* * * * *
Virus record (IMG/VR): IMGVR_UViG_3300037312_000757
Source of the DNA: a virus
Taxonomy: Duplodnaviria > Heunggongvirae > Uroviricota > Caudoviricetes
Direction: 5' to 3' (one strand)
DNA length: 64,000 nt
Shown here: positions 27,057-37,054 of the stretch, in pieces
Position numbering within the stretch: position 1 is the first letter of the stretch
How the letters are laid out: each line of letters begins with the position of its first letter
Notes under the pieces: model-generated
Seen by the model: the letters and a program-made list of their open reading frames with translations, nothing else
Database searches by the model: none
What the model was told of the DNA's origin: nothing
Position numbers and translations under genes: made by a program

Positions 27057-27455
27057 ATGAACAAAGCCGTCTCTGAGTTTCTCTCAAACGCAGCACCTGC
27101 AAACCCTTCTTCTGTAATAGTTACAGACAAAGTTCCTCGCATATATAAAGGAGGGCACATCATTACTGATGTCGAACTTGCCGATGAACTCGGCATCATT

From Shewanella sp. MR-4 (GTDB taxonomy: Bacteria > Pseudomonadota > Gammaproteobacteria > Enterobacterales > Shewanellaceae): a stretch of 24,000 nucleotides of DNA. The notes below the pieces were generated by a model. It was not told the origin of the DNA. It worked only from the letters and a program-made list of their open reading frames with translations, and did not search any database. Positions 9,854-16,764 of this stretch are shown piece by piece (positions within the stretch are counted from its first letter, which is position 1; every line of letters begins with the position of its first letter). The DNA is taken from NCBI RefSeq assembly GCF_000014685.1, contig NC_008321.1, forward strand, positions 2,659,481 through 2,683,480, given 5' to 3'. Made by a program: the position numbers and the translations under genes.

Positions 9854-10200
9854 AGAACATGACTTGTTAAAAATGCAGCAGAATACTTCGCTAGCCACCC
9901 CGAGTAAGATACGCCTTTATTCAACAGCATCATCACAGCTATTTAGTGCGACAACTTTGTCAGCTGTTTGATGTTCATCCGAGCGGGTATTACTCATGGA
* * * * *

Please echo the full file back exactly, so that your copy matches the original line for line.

Virus record (IMG/VR): IMGVR_UViG_3300037312_000757
Source of the DNA: a virus
Taxonomy: Duplodnaviria > Heunggongvirae > Uroviricota > Caudoviricetes
Direction: 5' to 3' (one strand)
DNA length: 64,000 nt
Shown here: positions 27,057-37,054 of the stretch, in pieces
Position numbering within the stretch: position 1 is the first letter of the stretch
How the letters are laid out: each line of letters begins with the position of its first letter
Notes under the pieces: model-generated
Seen by the model: the letters and a program-made list of their open reading frames with translations, nothing else
Database searches by the model: none
What the model was told of the DNA's origin: nothing
Position numbers and translations under genes: made by a program

Positions 27057-27455
27057 ATGAACAAAGCCGTCTCTGAGTTTCTCTCAAACGCAGCACCTGC
27101 AAACCCTTCTTCTGTAATAGTTACAGACAAAGTTCCTCGCATATATAAAGGAGGGCACATCATTACTGATGTCGAACTTGCCGATGAACTCGGCATCATT

From Shewanella sp. MR-4 (GTDB taxonomy: Bacteria > Pseudomonadota > Gammaproteobacteria > Enterobacterales > Shewanellaceae): a stretch of 24,000 nucleotides of DNA. The notes below the pieces were generated by a model. It was not told the origin of the DNA. It worked only from the letters and a program-made list of their open reading frames with translations, and did not search any database. Positions 9,854-16,764 of this stretch are shown piece by piece (positions within the stretch are counted from its first letter, which is position 1; every line of letters begins with the position of its first letter). The DNA is taken from NCBI RefSeq assembly GCF_000014685.1, contig NC_008321.1, forward strand, positions 2,659,481 through 2,683,480, given 5' to 3'. Made by a program: the position numbers and the translations under genes.

Positions 9854-10200
9854 AGAACATGACTTGTTAAAAATGCAGCAGAATACTTCGCTAGCCACCC
9901 CGAGTAAGATACGCCTTTATTCAACAGCATCATCACAGCTATTTAGTGCGACAACTTTGTCAGCTGTTTGATGTTCATCCGAGCGGGTATTACTCATGGA